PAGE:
I occasionally make an emergency run to Kroger in sweat pants with my unwashed hair poking in all directions and I'd hate to be stopped while looking so slovenly by someone asking "aren't you that author fella?" Nor would I want people talking about how much money I must be making as I have no desire for a target on my back. A server friend of mine once waited on Stephen King and confessed that he and the rest of the restaurant staff gathered and stared at him and his daughter while they ate their lunch. I personally witnessed Michael Chabon being yelled at for his success while the screaming stranger's manuscripts had been rejected. And I mean really yelled at to the extent security moved in, as though Wonder Boys had taken the last publishing slot available.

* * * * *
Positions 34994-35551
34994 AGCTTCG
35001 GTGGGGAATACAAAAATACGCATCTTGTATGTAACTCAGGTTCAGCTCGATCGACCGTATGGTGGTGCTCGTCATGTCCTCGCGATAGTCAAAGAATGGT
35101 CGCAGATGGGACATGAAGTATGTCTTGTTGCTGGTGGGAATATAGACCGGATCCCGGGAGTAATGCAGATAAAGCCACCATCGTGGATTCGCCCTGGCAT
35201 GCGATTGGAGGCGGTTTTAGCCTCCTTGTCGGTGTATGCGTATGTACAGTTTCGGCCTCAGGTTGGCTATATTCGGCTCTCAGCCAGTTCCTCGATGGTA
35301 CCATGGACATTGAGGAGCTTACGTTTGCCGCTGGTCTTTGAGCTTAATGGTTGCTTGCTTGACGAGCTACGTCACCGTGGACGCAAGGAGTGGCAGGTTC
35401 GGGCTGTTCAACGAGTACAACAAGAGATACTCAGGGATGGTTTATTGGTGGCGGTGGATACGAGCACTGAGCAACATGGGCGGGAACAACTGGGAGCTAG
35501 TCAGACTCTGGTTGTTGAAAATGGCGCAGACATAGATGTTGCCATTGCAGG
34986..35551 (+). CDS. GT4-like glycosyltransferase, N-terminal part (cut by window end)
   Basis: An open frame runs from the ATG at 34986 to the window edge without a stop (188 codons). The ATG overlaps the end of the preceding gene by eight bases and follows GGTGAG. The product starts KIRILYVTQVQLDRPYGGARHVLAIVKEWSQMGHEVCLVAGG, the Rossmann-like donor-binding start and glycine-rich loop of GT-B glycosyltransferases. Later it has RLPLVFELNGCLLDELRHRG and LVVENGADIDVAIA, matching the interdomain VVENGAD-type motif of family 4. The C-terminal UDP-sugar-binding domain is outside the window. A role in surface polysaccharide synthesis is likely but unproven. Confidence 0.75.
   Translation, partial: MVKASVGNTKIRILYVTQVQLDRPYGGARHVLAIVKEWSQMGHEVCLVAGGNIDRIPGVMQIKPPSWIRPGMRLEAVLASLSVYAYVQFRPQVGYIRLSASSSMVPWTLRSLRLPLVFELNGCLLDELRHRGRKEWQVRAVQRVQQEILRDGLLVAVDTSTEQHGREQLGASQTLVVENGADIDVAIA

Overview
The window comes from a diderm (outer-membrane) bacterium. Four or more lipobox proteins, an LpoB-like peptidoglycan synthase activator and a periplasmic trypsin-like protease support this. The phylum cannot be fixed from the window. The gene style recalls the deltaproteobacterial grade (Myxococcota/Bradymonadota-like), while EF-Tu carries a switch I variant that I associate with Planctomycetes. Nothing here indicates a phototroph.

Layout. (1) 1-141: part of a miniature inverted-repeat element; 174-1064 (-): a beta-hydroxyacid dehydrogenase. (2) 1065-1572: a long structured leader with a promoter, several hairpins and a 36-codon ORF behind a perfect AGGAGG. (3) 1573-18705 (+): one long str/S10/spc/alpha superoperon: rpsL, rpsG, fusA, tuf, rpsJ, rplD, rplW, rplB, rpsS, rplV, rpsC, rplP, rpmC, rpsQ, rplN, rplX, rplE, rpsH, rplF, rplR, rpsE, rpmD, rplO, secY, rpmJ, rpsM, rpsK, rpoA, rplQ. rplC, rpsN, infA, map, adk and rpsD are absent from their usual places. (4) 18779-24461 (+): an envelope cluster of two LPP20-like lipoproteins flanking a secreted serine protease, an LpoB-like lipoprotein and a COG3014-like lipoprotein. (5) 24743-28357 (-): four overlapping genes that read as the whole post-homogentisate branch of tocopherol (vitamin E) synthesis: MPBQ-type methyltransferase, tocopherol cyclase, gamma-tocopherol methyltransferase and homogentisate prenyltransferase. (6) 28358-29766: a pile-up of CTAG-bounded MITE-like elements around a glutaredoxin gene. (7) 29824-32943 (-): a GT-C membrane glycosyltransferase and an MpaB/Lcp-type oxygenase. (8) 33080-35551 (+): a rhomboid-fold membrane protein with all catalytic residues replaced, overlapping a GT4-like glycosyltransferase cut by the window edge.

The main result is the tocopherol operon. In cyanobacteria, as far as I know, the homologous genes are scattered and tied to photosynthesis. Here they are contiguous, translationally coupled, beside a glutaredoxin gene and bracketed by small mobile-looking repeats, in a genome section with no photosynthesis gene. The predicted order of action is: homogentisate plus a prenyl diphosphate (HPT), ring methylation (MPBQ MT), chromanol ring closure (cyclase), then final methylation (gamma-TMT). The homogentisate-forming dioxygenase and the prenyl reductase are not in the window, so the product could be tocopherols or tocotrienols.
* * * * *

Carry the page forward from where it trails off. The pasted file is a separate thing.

This same waiter friend once told me he loved to play video games because most of us are destined for lives of mediocrity anyway, so why not fantasize about being something great for a few hours each night. I love video games, but I'm not living a mediocre life and I hope you don't feel you are either, Esteemed Reader. I'm not the President, or, more important, a teen idol, but I don't want to be either of those things. I'm perfectly happy being who I am and should future historians fail to note my many accomplishments, I won't be around to read their histories anyway, so I can't imagine I'll be bothered by the grievous omission. If friends and family think of me and smile, that will be memorial enough. Is being beloved by most of recorded history after he died penniless and in relative obscurity doing Mozart any favors?